Even as the program at the Wally Choice Center alleviated some of the stress students faced being away from in-person learning and their peers, he wanted it to expand, to be able to serve more students.
“We know there’s a population of kids falling behind. We know there’s a bigger need. There’s 900 students on free or reduced lunches,” he said about the program’s serving what he described as “just” 50 students while school was closed. “It can’t just be a wasted year.”
Montclair schools Superintendent Jonathan Ponds said Pelham’s “compassion and drive to always help families and students in need will live on through all the people he has touched.”
“He never looked at a problem and turned his back,” Ponds wrote in a statement. “He worked tirelessly until he solved it and never expected any accolades. His service to our community spans decades, and I am so grateful that I had the chance to meet him and stand with him this past year. He truly is a man without a rival.”
William Scott, who grew up with Pelham, said he will be remembered for his “far-reaching” involvement throughout Montclair, and his compassion for others.
“He was all over the place and took on the leadership. He was involved in so many things and left such an impact,” Scott said. “When people were hurting, he could feel that pain. He was passionate about that.”
Even up until the end, Pelham was involved in the community, Scott said. He noted Pelham’s role helping plan Montclair’s town-wide Juneteenth celebration this year, and the Montclair African American Heritage Foundation car caravan that paid tribute to the late Celess Young, a barber who for decades was a role model and friend to much of the community.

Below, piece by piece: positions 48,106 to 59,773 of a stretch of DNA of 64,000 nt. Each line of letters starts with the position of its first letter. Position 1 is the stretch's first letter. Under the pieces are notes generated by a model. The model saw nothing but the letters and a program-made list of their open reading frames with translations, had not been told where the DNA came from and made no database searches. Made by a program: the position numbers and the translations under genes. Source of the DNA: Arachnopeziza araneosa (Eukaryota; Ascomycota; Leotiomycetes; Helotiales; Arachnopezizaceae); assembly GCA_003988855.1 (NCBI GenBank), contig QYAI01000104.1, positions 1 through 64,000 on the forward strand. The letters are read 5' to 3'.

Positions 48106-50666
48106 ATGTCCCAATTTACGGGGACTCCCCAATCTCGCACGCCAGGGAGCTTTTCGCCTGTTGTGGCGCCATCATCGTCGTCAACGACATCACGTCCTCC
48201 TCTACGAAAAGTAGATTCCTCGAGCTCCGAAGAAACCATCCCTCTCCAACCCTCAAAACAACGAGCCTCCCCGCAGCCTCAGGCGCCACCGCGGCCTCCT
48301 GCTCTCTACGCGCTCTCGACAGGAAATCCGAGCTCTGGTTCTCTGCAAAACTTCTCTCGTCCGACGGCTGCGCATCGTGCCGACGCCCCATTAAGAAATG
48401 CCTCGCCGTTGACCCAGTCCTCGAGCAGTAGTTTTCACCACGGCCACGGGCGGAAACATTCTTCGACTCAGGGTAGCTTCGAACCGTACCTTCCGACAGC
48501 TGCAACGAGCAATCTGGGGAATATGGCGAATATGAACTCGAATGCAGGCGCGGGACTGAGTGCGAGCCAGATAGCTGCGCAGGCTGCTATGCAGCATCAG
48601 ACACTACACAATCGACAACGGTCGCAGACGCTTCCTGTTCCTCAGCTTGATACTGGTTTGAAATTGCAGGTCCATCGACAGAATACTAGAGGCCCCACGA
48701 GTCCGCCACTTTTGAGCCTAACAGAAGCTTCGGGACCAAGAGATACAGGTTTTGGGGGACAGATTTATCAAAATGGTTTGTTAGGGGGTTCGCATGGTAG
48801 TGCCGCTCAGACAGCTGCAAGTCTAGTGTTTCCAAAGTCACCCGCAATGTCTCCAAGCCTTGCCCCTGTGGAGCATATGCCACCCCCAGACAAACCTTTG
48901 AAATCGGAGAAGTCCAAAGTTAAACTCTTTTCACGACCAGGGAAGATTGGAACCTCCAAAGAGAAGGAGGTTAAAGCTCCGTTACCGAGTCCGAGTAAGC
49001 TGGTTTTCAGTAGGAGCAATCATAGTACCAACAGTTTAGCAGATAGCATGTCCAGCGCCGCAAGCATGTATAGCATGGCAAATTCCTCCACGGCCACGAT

Angelica Flores said Pelham was “so loved by many.” He saw her personal growth — beginning her career as a waitress at Ray’s Luncheonette, then later purchasing the restaurant. She knew him for 15 years, half her lifetime, she said, “and it was an honor to serve such a wonderful human being. We will miss him and never forget him.”
Bob Russo, who has served for decades on the Montclair Township Council and was mayor from 2000 to 2004, said Pelham was “a great leader for MNDC, and contributed so much to Montclair during his many years of service in our community.” He said he will miss his advice and encouragement.
Montclair Civil Rights Commission Chair Christa Rappaport, who worked closely with Pelham for more than 10 years, referred to him as “a mentor, mensch and good soul” who was always there to lend an ear and give “sage advice.”
She recalled his ability to always calm a room of people in a heated debate and get them back to the issue at hand.
Councilman Peter Yacobellis referred to Pelham as “a statesman and a giant who did more for this town than almost anyone else I can think of, and didn’t seek credit for any of it.”
He said he could always count on him for his “unfiltered perspective on so many different issues.”
Essex County Executive Joseph N. DiVincenzo Jr., who worked with Pelham on his youth efforts at Wally Choice and most recently on getting the word out about coronavirus testing and vaccine clinics held at the county-owned Glenfield Park, said on Thursday: “Today Essex County and Montclair lost a great community leader and friend with the passing of Albert Pelham. Al was deeply engaged in the township and county he loved and was a welcoming presence at Essex County Glenfield Park.”
In 2019, Essex County recognized Pelham and the Montclair NAACP with its Dr. Martin Luther King Jr. Leadership Award, during Black History Month.